|The first excerpt represents the past or something you must release, and is drawn from The Case of The Lamp That Went Out by Grace Isabel Colbron and Augusta Groner:
of murder against him had not been strengthened by anything but
the most superficial circumstantial evidence, therefore it was
necessary that Muller should talk with him in the hope of
discovering something more definite.
Knoll lay asleep on his cot as the detective and the warder entered
the cell. Muller motioned the attendant to leave him alone with
the prisoner and he stood beside the cot looking down at the man.
The face on the hard pillow was not a very pleasant one to look at.
The skin was roughened and swollen and had that brown-purple tinge
which comes from being constantly in the open air, and from habitual
drinking. The weather-beaten look may be seen often in the faces of
|The second excerpt represents the present or the deciding factor of the moment, and is drawn from Critias by Plato:
respective powers and governments of the two kingdoms. Let us give the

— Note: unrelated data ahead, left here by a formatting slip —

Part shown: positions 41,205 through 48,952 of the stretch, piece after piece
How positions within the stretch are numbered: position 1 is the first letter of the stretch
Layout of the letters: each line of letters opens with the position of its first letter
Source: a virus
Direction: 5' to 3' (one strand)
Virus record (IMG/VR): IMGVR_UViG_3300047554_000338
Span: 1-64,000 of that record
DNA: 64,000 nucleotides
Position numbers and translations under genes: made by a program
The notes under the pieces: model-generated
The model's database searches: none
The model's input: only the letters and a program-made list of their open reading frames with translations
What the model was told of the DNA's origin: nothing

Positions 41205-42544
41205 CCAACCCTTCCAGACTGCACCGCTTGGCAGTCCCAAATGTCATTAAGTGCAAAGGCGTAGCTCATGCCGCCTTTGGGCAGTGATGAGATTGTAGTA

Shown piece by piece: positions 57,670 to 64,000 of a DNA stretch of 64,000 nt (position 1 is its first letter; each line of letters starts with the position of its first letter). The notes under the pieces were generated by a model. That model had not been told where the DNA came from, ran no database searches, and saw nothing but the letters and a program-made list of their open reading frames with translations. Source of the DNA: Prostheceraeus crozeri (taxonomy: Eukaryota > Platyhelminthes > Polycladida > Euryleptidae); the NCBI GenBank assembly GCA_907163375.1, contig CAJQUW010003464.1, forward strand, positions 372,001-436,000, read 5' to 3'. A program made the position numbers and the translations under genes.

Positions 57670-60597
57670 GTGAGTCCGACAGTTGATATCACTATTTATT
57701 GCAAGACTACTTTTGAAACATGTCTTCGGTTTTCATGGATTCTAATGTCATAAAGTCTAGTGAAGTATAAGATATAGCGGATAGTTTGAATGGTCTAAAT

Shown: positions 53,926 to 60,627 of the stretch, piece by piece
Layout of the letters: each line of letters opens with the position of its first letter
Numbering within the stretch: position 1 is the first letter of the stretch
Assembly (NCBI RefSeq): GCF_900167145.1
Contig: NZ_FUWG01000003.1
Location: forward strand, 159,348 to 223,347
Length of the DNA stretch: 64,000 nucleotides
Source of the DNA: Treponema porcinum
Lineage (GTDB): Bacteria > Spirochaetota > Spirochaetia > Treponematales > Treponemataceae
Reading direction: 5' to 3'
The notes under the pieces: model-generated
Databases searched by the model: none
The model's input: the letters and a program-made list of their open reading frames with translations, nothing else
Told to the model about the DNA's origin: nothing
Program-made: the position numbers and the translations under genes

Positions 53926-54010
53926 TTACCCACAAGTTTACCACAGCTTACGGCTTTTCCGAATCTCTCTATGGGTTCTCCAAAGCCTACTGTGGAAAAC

precedence to Athens.
In the days of old, the gods had the whole earth distributed among them by
allotment (Cp. Polit.) There was no quarrelling; for you cannot rightly
suppose that the gods did not know what was proper for each of them to
have, or, knowing this, that they would seek to procure for themselves by
contention that which more properly belonged to others. They all of them
by just apportionment obtained what they wanted, and peopled their own
districts; and when they had peopled them they tended us, their nurselings
and possessions, as shepherds tend their flocks, excepting only that they
did not use blows or bodily force, as shepherds do, but governed us like
|The third excerpt represents the future or something you must embrace, and is drawn from Lost Continent by Edgar Rice Burroughs:
is a very sweet and womanly woman. But human life is of
small account beyond thirty--a legacy from the bloody days
when thousands of men perished in the trenches between the
rising and the setting of a sun, when they laid them
lengthwise in these same trenches and sprinkled dirt over
them, when the Germans corded their corpses like wood and
set fire to them, when women and children and old men were
butchered, and great passenger ships were torpedoed without
Thirty-six, finally assured that we did not intend slaying
him, was as keen to accompany us as was Victory.